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Debris in Gulf relief well delays work
Question of the Day
“Diluted and out of sight does not mean benign,” she said. “But in those concentrations there will be minimal impact to the big things that are out in the ocean, big fish, big marine mammals, birds.”
She said scientists still don’t know the oil’s environmental effect underwater.
For help with the long-term recovery, BP has hired Witt and his public safety and crisis management consulting firm. Witt, who was FEMA director under President Bill Clinton, said he wants to set up teams along the Gulf to work with BP to address long-term restoration and people’s needs.
“Our hope is that we can do it as fast as we can,” Witt said. “I’ve seen the anguish and the pain that people have suffered after disaster events. I have seen communities come back better than before.”
Commercial fishermen, meanwhile, were allowed back on a section of Louisiana waters east of the Mississippi River on Friday after federal authorities said samples of finfish and shrimp taken from the areas were safe to eat.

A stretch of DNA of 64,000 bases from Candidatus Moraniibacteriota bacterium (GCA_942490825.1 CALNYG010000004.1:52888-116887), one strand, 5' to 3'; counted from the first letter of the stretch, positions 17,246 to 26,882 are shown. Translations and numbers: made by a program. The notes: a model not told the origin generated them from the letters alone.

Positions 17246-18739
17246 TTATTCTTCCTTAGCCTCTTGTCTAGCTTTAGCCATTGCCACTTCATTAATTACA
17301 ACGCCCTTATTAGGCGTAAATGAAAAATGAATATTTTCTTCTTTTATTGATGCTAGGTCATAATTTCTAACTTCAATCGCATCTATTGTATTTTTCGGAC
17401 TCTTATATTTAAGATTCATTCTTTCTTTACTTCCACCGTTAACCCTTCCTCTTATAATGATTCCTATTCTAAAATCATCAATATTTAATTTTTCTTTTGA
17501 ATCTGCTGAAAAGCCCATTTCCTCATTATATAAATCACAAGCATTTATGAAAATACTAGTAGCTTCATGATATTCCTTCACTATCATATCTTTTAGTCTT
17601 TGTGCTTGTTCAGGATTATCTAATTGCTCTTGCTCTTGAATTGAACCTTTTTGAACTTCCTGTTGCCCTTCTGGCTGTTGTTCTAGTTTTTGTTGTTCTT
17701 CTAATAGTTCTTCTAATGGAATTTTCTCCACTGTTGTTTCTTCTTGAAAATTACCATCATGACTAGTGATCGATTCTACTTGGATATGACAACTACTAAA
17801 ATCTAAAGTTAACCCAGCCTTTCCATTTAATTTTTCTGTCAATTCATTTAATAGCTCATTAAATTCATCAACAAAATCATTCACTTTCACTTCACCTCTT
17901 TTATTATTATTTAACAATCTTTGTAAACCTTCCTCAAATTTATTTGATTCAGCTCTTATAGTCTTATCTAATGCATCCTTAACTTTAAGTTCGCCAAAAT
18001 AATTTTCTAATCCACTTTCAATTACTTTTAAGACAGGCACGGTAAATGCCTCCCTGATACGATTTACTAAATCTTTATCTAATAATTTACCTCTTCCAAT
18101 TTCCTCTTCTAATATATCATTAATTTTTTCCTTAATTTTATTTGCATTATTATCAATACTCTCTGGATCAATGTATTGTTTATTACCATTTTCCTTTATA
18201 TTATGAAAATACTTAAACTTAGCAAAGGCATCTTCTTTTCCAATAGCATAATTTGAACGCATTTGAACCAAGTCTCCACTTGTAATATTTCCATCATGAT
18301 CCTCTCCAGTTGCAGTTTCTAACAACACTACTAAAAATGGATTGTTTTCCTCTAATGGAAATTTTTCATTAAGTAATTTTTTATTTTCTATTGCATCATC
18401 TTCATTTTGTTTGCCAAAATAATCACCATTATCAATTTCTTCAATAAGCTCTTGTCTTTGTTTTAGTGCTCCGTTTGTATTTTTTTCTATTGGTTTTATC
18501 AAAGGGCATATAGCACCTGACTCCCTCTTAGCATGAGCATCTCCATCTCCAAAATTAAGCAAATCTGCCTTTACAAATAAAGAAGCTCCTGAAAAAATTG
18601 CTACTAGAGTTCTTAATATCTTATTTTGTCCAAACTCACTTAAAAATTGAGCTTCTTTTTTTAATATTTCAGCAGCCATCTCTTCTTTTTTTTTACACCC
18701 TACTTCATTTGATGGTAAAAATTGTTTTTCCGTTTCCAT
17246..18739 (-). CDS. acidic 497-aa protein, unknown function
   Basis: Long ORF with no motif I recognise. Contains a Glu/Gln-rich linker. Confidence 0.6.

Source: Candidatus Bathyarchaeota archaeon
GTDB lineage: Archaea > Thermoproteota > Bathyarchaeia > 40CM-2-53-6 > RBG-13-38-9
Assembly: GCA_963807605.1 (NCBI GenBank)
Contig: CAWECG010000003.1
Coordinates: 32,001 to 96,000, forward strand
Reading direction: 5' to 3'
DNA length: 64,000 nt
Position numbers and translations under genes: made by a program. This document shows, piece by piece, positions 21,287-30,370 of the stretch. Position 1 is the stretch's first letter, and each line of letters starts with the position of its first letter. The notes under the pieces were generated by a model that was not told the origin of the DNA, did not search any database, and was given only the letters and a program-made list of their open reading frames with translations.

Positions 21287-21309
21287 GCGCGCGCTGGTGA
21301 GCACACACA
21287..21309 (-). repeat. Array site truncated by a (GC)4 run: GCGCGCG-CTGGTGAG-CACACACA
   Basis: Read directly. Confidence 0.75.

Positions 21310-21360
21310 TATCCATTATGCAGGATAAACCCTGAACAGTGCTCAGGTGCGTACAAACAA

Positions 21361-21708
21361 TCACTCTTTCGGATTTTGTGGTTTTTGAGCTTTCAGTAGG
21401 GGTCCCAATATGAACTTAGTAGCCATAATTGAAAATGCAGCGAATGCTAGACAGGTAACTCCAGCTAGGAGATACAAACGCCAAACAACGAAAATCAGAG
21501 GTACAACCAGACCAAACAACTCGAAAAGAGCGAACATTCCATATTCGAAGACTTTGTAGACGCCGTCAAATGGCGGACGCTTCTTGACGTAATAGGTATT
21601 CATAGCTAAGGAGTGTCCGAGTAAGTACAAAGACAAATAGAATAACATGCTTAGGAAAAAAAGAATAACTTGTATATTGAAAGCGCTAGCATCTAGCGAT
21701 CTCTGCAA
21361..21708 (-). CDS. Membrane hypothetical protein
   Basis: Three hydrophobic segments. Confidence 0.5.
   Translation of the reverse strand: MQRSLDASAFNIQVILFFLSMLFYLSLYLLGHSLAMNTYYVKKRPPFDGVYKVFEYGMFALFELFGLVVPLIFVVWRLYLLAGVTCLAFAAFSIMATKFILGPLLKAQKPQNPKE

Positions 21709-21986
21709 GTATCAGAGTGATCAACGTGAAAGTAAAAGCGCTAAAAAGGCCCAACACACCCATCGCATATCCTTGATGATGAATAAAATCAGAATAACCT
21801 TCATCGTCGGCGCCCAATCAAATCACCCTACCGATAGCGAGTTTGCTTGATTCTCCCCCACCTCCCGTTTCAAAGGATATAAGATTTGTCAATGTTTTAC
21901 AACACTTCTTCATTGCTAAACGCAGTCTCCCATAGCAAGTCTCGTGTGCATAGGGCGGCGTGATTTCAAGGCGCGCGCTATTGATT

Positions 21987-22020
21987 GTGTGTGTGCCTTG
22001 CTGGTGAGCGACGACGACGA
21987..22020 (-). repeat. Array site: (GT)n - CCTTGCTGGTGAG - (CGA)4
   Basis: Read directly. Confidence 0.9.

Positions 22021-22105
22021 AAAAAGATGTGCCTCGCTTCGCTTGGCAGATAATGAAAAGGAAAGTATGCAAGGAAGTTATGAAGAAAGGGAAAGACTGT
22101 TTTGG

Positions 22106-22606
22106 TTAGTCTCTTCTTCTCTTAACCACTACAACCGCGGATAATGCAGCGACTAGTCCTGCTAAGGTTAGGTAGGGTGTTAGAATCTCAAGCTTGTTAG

About 70 percent of Louisiana waters are now open to some kind of commercial fishing, but state waters in Mississippi and Alabama remain closed and so do nearly a quarter of federal waters in the Gulf.
Reinforcing the state’s declaration that Louisiana seafood is safe to eat was U.S. Food and Drug Administration Commissioner Margaret Hamburg. At a news conference in New Orleans, she said fish showed levels of contaminants that were “extremely low, significantly below the threshold of concern.”
Hamburg stressed that testing will continue because of the large volumes of oil spilled and the large amounts of dispersants used to break it up.
Seafood industry representatives hailed the reopening, but Rusty Graybill, a boat captain from Ysckloskey, La., who fishes for crab, oysters and shrimp, said “it’s a joke.”
“I’m pretty sure I’ll go out and I’ll get oil-covered shrimp. They capped this well and now they’re trying to say it’s OK,” he said.
Graybill, a wiry 28-year-old with a leathery tan, made a 2-inch circle with his thumb and finger. “I’m still finding tar balls this big out there, and the boom is still covered in oil,” he said.
Oil rig workers are struggling along with fishermen because a federal moratorium on new deepwater drilling in the Gulf of Mexico. Those workers will be getting $100 million in aid that BP said Friday it will distribute through a Louisiana charity.
Harry Weber reported from Biloxi, Miss. Associated Press Writers Jason Dearen in Ysckloskey and Kevin McGill and Brian Skoloff in New Orleans contributed to this report.
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